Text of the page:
- Hormonal changes: There are certain stages is life that are known for producing hormone changes, such as during puberty and pregnancy
- Friction on the skin: Anything that puts pressure or friction on your skin, such as helmets and leggings to tight collars and mobile devices, can promote acne.
- Greasy substances: Using oily products or having your skin come into contact with an oily surface, such as your fingers after eating a greasy meal, can cause acne.
- Family history: Genetics are known to play a role in acne and if someone in your family has it, you are likely to develop it as well.
Treatments for Acne
For many people, the first step to treating acne is through the use of skincare products or over-the-counter acne treatments. While these can be effective for mild forms of acne, they don’t always work for persistent or more severe cases. The next step most people take is to get acne medications prescribed to them to help control their acne. There are also products that can help prevent scarring and other damage to the skin, and make scars less noticeable. Sometimes, it can take weeks and sometimes even months for these products to work and you do need to use them regularly to see results.
Some common forms of acne medications and treatments you may wish to consider are:
- Creams, gels and lotions such as retinoid and retinoid-like drugs, antibiotics, salicylic acid, azelaic acid and dapsone gel to help treat bacteria and inflammation causing the acne.
- Oral medications such as antibiotics, oral contraceptives, anti-androgen agents, and isotretinoin.
- Therapies such as light therapy, chemical peels, drainage and extraction and steroid injection.
Natural Remedies and Tips for Treating Acne
Perhaps you’ve been using your acne-treating products and are still having issues keeping those pesky bumps at bay. Often times, a little upgrade in your self-care can do the trick as there are various lifestyle factors that contribute to the develop of acne. Some helpful tips and natural remedies to help speed u your skin-healing process are:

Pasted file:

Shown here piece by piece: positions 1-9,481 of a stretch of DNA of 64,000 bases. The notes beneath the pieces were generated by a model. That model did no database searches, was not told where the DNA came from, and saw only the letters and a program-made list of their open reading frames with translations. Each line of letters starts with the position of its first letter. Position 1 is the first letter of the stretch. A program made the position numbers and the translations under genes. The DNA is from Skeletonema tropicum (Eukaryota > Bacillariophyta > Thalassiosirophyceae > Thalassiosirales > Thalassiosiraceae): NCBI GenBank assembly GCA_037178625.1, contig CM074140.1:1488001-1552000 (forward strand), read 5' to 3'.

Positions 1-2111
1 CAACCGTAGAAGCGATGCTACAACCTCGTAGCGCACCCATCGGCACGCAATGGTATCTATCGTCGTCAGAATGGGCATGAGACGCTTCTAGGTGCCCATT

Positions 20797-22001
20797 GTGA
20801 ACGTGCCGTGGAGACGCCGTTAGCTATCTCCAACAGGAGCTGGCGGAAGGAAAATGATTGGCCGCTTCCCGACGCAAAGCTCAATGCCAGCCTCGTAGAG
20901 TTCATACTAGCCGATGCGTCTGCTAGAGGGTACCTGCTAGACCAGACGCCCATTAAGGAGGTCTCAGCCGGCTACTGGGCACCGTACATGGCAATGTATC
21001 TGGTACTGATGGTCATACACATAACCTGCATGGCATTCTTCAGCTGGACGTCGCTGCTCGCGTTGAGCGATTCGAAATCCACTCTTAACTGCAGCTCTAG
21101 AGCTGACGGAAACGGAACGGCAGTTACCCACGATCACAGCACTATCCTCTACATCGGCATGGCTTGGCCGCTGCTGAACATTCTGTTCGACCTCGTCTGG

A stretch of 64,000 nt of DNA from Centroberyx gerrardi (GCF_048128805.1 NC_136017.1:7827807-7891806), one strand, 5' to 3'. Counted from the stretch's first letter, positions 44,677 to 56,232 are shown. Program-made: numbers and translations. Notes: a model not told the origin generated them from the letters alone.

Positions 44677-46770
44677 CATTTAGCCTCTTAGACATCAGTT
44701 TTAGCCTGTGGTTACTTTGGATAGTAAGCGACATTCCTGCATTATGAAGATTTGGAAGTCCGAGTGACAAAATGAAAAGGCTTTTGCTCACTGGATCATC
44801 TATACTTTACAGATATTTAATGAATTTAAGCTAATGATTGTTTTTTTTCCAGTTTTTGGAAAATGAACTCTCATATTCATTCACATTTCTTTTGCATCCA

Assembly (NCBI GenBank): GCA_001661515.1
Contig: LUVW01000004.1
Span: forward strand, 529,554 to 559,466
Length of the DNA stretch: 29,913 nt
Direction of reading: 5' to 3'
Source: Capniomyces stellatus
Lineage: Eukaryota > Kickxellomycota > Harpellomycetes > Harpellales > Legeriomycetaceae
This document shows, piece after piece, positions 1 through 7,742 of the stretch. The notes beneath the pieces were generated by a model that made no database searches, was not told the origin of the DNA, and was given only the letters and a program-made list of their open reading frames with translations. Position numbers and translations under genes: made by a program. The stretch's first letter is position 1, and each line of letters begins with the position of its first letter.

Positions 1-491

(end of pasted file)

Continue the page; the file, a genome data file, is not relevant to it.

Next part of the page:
- Practice proper hygiene: Get in the habit of washing your face at least twice a day (once in the morning and once at night) and use an acne-specific product that is appropriate for your specific skin type.
- Moisturize: Do not skip out on your moisturizer, as this can lead to a buildup of dead skin cells and clogged pores.
- Facial steam: Heat up a bowl of hot water, place a towel of your head and bowl and hover your face just above the water to let the steam open up your pores.
- Stop picking: I know it’s tempting but picking your pimples only leads to bigger problems.
- Add a few drops of tea tree oil to your blemishes: The healing properties of tea tree oil can help treat all forms of acne and dry skin too!
- Break bad habits: Whether it’s touching your face or going to sleep without washing your face, breaking these bad habits is a must for treating acne.
- Wash your makeup brushes: These things are a cesspool of acne-causing bacteria!
- Invest in your skincare products: Cheaper isn’t always better, especially when it comes to your skincare.
- Know the ingredients: Spend some time getting to know the ingredients in your skincare products to ensure you know what to look for and avoid the next time you restock.
- Use a face mask weekly: Set some time out each week for some well-needed self care and sit down for a nice, soothing face mask. You can purchase these in-store or make a homemade one.
- Exfoliate: You have to remove those dead skin cells clogging your pores somehow and exfoliating is one of the only few ways to do just that. Whether it’s through dermaplaining or a DIY scrub, don’t forget to skip this step.
By following a few simple, natural home remedies for acne and sharpening up on your skincare, you can help restore your skin’s health, reduce unsightly pimples or other types of irritation, and prevent acne scars. So, whether it’s staying hydrated, eating a healthy diet, using essential oils and choosing the right products, there are many effective ways to tackle acne and get clear, glowing skin that you can be proud of.